US 4774453 A
Flow velocity measurement apparatus for cryogenic liquid flowing in a pipe (1) past spaced upstream (12) and downstream (14) electrodes with triboelectric, flow-generated determined signals at the electrodes directed to a cross-correlator (2) which shifts the time bases of the signals relative to each other and reiteratively multiplies the shifted signals until a maximum multiplication product is achieved, the time shift associated with such maximum being flow transit time between the electrodes.
1. Flow velocity measuring apparatus for electrically non-conducting liquid comprising, in combination,
(a) means defining a liquid flow pipe and a pair of sensor electrodes spaced along the flow path, one upstream of the other by a known distance,
(b) means for providing for each of the upstream and downstream electrodes an electrical readout of triboelectric generated current at each electrode as a set of data samples defining a time variance waveform,
(c) means for cross-correlating the two data sets of the upstream and downstream electrodes by time-displacement shifting one set of data samples relative to the other in successive iterations,
(d) determining the nearest coincidence of relatively shifted wareforms and utilizing the time shift which produced such coincidence as a denomenator of a fraction, the numerator of which is said known distance, to express the velocity of the fluid.
2. Apparatus in accordance with claim 1 wherein the cross-correlator comprises means for time shifting voltage-time traces relative to each other, reiteratively multiplying the aligned traces as established by each such shift comparing the multiplication products of a consecutive series of such multiplications in a given time span and determining the maximum such product, correlated with a given time shift, whereby such shift is reliably established as the time interval flow from the upstream sensor to the downstream sensor at the then prevailing flow velocity.
The present invention relates to mass flow measurement of fluids and has particular advantage in connection with measurement of jet aircraft fuels, rocket fuels and oxidizers, cryogens generally. The invention incorporates our discovery that intrinsic charge generation transfer phenomena of such fluids and also of fluid borne solid particles media (where the particles are essentially non-conductive) can be used effectively as a means of measuring velocity of the fluid and our further invention and discovery of method steps and apparatus for making such effective utilization.
The triboelectric effect is the mechanism which generates static electric charge when two materials rub against each other. A stored charge can be generated in particles and fluids by flow alone in a flowing stream and the charged stream can provide a readable current or voltage signal downstream.
It is a principal object of the invention to provide means for measuring velocity and mass flow of fluids as described above.
Further objects of the invention comprise the realization of reliable, accurate and calibratable measurements of such fluids utilizing the triboelectric effect.
When a cryogenic liquid flows through a pipe, the fluid randomly picks up charges from the pipe walls through the triboelectric effect. These charges attach themselves to atoms or molecules in the fluid and move with it without relative motion for moderate periods of time. The fluid thus becomes a moving randomly charged dielectric medium which will produce a unique voltage-versus-time signal in sensors capable of measuring it.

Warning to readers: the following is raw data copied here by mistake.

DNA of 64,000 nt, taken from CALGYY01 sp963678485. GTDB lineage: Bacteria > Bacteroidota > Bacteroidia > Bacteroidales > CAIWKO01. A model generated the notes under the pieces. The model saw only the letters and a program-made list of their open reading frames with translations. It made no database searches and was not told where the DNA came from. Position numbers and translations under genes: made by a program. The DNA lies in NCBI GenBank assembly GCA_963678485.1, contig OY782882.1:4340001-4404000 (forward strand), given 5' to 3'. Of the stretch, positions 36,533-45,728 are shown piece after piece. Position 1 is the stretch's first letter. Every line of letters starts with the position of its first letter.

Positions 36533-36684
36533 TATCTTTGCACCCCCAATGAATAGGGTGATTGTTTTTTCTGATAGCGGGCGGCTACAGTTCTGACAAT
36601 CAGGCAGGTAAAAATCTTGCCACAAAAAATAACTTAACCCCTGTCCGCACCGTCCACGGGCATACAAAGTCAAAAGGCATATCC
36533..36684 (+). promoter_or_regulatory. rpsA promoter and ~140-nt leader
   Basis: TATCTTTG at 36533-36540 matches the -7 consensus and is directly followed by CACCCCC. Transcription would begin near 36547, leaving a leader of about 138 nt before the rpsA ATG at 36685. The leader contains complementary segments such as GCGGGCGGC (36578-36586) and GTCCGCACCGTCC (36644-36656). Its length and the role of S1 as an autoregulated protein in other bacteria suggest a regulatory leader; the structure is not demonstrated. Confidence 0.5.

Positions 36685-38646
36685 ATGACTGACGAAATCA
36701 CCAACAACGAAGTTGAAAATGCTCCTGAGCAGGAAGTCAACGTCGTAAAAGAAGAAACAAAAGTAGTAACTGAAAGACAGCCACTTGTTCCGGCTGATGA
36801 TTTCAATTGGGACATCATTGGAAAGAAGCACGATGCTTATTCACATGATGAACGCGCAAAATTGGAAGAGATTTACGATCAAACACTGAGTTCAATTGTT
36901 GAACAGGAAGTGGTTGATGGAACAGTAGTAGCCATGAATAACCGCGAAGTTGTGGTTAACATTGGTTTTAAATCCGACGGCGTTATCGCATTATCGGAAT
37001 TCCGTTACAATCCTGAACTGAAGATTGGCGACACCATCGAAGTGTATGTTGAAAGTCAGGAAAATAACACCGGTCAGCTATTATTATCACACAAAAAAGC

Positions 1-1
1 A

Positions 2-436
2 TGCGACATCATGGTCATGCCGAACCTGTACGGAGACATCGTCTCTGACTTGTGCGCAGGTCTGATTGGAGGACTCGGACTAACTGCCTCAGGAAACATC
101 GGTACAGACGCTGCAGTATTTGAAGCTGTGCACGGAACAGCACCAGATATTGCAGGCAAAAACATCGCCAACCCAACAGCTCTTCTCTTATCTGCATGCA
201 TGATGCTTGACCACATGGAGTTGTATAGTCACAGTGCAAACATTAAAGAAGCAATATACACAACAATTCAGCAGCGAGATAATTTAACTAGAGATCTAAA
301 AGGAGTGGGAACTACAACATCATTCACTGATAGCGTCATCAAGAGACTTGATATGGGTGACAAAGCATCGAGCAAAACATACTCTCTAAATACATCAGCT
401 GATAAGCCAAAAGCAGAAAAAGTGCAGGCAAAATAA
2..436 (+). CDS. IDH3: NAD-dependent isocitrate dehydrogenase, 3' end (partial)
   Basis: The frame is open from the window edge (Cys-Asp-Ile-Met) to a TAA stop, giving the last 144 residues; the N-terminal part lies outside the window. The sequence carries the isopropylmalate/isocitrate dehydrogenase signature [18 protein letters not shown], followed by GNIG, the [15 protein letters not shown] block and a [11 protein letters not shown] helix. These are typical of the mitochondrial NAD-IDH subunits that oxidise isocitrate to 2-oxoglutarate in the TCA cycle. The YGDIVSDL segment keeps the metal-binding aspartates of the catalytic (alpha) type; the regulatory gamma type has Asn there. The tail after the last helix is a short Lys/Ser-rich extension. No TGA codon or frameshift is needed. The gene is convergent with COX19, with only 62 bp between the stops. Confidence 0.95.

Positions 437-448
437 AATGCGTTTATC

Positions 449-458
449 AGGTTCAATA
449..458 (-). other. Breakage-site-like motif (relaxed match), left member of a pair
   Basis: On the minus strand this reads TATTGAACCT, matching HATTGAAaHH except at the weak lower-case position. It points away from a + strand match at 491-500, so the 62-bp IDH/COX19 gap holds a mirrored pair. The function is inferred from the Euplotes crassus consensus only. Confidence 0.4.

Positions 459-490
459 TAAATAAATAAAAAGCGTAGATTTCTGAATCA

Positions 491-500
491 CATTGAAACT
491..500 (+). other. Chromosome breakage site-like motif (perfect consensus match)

Similar charge development effects apply to gas borne particle streams. A pair of sensor electrodes, located in the walls of the pipe, (one upstream of the other) measure the voltages induced as the charged sections of fluid move past them. Since the charges move with the fluid, the voltage waveform at the downstream sensor is mainly a time-delayed version of the same, random voltage waveform at the upstream sensor. This sameness is true only within a narrow range of distance whose length depends on several characteristics of the fluid and the charge applied thereto. In order to determine the time delay between the two signals, the voltages from the sensors are sampled by A/D converters and stored in microprocessor memory. The time delay between the two signals is then determined by performing a digital cross-correlation on the two sets of data in memory. Given the time delay, the velocity is easily computed, since the sensor spacing is known.
Cross-correlation is used to find the time delay between two signals which are time-displaced with respect to each other. The correlation calculation consists of taking samples of the two signals and processing them by shifting one relative to the other, multiplying them together, and taking the average of the result. If the input signal is random (i.e., not periodic), the value of the cross-correlation will remain small until the imposed correlation delay cancels the original time separation. When this occurs, the cross-correlation will reach a maximum since the two signals are then identical and the correlation process effectively multiplies the signal by itself, thus calculating the mean squared value of the original signal. This peak is the maximum possible result of a correlation and its location (on a scale of time shifts of the waveforms developed at the two sensors relative to each other) thus identifies the time delay (or flow movement from the upstream sensor to downstream sensor) for velocity calculation. The availability of inexpensive high speed digital multipliers and analog to digital converters make digital cross-correlation, per se, a simple and straightforward process.